Before you and I got together I was reading the morning notes from all the banks. They all say, “Now is the best time to buy in the past two years. Yields are down,” and so forth. We need people like this investor laureate to come forward and teach people how to think about these things in nuanced ways. You could set up all kinds of different ways to do it. You could give press conferences. There could be stuff on the site about how do people manage winning positions. What do people do in losing positions? Pretty basic stuff. If we have a food pyramid telling people how to manage their actual food diet, why not have something like that for finance, for investing?

Zack: Like a Surgeon General position for investors?

Steve: That’s exactly right. Now I saw some professors recently from Harvard. They’re so frustrated with the sorry state of regulatory affairs in the United States, but they came up with appointing somebody they call a sentinel. I thought this was an interesting idea. A sentinel would represent the rights of individual investors in the regulatory schematics. They would be the ones that come in and take a look it and say, “Well, how does this impacts investors?” I can tell you from my own experience when I was on the Street, it’s a big tug-o-war or battle between Washington and Wall Street and Wall Street mostly wins.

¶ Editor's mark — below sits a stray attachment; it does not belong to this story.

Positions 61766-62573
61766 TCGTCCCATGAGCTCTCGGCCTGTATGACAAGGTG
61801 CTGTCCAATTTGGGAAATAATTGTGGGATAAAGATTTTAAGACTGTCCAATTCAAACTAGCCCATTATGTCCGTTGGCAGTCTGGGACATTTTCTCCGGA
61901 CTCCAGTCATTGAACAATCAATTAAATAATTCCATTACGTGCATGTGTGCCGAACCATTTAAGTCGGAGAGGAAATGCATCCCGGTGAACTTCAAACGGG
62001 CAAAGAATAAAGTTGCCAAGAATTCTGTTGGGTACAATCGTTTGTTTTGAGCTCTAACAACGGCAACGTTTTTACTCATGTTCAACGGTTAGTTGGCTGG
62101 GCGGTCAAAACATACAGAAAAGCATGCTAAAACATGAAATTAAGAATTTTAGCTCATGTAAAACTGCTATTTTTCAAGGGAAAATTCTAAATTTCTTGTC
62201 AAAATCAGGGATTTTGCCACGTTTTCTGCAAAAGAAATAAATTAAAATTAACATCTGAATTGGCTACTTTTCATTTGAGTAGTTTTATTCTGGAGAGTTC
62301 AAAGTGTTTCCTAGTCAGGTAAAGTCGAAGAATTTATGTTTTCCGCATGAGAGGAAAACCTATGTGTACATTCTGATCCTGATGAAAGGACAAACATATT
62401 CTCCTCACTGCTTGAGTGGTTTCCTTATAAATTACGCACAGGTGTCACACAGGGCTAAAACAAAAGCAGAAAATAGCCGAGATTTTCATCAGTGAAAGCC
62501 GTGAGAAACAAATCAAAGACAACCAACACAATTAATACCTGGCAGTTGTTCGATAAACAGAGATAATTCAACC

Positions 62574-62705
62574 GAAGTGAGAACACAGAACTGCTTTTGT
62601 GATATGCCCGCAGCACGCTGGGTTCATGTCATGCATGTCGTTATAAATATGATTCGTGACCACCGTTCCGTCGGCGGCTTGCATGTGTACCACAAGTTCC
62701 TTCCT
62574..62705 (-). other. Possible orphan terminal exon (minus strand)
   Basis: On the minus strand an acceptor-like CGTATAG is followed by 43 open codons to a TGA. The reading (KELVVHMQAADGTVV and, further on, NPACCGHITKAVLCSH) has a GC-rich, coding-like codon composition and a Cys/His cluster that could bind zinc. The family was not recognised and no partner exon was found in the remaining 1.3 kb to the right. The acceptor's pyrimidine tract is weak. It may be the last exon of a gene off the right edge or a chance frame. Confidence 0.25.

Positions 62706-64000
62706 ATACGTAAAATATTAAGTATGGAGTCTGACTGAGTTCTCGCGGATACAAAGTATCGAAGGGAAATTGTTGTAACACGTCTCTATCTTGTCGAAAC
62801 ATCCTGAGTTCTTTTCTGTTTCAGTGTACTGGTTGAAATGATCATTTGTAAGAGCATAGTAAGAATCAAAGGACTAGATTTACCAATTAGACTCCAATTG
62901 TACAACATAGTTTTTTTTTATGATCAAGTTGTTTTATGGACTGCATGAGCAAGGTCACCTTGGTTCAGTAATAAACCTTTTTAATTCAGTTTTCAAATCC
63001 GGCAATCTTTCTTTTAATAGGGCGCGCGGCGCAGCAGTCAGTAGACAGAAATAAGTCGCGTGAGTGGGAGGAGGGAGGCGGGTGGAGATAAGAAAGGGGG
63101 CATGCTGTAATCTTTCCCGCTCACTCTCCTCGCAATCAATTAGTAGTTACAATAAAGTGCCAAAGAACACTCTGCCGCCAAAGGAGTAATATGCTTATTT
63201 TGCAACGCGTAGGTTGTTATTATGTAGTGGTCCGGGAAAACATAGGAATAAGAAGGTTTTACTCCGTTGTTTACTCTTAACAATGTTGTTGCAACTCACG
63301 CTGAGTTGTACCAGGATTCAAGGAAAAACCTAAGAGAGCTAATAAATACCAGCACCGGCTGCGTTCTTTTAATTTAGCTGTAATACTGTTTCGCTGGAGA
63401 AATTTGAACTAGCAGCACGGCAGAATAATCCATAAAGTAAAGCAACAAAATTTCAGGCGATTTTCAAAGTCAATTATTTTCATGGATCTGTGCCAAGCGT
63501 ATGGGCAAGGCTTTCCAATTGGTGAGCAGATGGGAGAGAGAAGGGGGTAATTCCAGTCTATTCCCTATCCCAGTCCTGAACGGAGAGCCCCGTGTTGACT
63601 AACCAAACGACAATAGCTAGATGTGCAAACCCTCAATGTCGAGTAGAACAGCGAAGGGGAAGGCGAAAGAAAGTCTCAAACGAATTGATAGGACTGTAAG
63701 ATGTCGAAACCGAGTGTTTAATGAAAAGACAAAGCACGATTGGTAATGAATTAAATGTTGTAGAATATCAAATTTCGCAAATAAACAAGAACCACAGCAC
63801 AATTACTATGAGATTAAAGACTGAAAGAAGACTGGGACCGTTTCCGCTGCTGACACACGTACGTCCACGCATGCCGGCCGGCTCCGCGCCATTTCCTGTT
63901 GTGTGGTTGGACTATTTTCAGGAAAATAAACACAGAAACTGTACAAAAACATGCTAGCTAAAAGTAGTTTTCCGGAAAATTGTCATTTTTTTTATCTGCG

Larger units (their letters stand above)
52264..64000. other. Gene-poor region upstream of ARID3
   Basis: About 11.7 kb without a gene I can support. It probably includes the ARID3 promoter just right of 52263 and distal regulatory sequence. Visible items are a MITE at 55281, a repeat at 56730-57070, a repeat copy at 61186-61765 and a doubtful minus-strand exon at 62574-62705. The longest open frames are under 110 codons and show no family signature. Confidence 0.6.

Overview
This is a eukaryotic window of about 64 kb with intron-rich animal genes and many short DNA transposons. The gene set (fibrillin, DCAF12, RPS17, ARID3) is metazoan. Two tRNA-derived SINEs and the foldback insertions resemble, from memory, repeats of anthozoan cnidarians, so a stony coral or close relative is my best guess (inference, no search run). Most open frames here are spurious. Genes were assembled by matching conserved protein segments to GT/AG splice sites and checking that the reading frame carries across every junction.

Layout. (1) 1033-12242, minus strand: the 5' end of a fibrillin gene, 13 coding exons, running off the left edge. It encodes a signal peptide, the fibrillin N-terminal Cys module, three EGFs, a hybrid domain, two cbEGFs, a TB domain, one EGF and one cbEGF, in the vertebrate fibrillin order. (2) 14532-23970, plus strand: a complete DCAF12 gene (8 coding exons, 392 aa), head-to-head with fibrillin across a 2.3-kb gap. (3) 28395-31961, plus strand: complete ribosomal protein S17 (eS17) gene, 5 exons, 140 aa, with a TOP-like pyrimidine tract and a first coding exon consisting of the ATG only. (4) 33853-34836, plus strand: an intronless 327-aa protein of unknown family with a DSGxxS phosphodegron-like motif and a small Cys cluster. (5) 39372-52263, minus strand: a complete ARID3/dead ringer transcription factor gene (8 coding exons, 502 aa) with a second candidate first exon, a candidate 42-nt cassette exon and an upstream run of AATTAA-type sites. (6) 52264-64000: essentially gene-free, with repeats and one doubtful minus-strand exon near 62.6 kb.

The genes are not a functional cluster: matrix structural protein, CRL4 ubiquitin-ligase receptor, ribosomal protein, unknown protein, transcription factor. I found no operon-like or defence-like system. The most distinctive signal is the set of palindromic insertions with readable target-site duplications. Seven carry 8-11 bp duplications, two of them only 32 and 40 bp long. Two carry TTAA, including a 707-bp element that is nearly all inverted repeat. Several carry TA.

Zack: Yeah. It’s hard to beat Wall Street.

Steve: It’s hard to beat Wall Street.

Zack: Steve, one of the reasons people tune into the show is to hear about new resources. I try to identify books that I think are really valuable. “Indomitable Investor,” your recent book is one of them. Are there any other resources that you can recommend, I’d like to end on this, that you find useful in your own resource and education that will help listeners out there?

Steve: Absolutely. In my office I keep a shelf of books nearby I consult them all the time. Edwin LeFevre’s “Reminiscences of a Stock Operator” written in the ’20s or ’30s about the great speculator Jesse Livermore I find to be so helpful to me. It takes you into the mind. It’ll change the way you think about the markets, which is what I hope my book does. There’s another book, it’s a pretty wonky book called “Trading & Exchanges” by a gentleman named Lawrence Harris. He was the former FCC economist. He’s mostly a professor at USC. That is an excellent book.
Now if people really want to make a commitment, there are two Niall Ferguson’s books and there are two of them called “The House of Rothschild.” It’s a very serious review of the family’s rise from the Jewish ghettos of Europe to the pinnacles of finance. That’s a great book. Howard Marks’ “The Most Important Thing” was sent to me recently, and I’ve really enjoyed that, along with “Lords of Finance” and “Unconventional Successes” by David Swenson. I’m fascinated with this whole idea of how we went from a nation of savers to investors. “A Piece of the Action,” by Joseph Nocera is good. I can read all the time. I could keep going.

Zack: I can tell. What about websites or tools that you find online, or are you mostly an offline researcher?